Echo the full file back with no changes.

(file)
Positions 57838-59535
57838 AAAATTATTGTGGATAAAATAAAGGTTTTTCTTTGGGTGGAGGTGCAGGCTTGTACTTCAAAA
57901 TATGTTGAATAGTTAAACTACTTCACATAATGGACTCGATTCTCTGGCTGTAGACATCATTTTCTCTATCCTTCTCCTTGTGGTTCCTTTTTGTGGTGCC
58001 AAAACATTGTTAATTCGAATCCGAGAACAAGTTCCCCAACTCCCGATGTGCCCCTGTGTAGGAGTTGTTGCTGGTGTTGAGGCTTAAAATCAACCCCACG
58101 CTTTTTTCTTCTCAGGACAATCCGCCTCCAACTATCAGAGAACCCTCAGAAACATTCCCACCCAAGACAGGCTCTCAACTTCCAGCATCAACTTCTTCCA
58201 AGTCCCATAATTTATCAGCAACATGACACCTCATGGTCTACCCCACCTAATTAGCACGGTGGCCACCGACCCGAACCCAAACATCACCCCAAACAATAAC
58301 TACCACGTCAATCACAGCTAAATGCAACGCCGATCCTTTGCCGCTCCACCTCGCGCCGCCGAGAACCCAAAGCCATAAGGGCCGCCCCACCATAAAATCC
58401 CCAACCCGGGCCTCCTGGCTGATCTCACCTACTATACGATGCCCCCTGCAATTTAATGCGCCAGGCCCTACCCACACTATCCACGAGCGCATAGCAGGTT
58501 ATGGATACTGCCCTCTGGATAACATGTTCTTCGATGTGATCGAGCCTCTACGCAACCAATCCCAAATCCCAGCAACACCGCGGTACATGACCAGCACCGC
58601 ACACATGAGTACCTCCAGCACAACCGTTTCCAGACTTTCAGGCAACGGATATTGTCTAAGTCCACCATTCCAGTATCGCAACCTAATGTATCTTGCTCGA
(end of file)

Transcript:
Positions 57838-59535
57838 AAAATTATTGTGGATAAAATAAAGGTTTTTCTTTGGGTGGAGGTGCAGGCTTGTACTTCAAAA
57901 TATGTTGAATAGTTAAACTACTTCACATAATGGACTCGATTCTCTGGCTGTAGACATCATTTTCTCTATCCTTCTCCTTGTGGTTCCTTTTTGTGGTGCC
58001 AAAACATTGTTAATTCGAATCCGAGAACAAGTTCCCCAACTCCCGATGTGCCCCTGTGTAGGAGTTGTTGCTGGTGTTGAGGCTTAAAATCAACCCCACG
58101 CTTTTTTCTTCTCAGGACAATCCGCCTCCAACTATCAGAGAACCCTCAGAAACATTCCCACCCAAGACAGGCTCTCAACTTCCAGCATCAACTTCTTCCA
58201 AGTCCCATAATTTATCAGCAACATGACACCTCATGGTCTACCCCACCTAATTAGCACGGTGGCCACCGACCCGAACCCAAACATCACCCCAAACAATAAC
58301 TACCACGTCAATCACAGCTAAATGCAACGCCGATCCTTTGCCGCTCCACCTCGCGCCGCCGAGAACCCAAAGCCATAAGGGCCGCCCCACCATAAAATCC
58401 CCAACCCGGGCCTCCTGGCTGATCTCACCTACTATACGATGCCCCCTGCAATTTAATGCGCCAGGCCCTACCCACACTATCCACGAGCGCATAGCAGGTT
58501 ATGGATACTGCCCTCTGGATAACATGTTCTTCGATGTGATCGAGCCTCTACGCAACCAATCCCAAATCCCAGCAACACCGCGGTACATGACCAGCACCGC
58601 ACACATGAGTACCTCCAGCACAACCGTTTCCAGACTTTCAGGCAACGGATATTGTCTAAGTCCACCATTCCAGTATCGCAACCTAATGTATCTTGCTCGA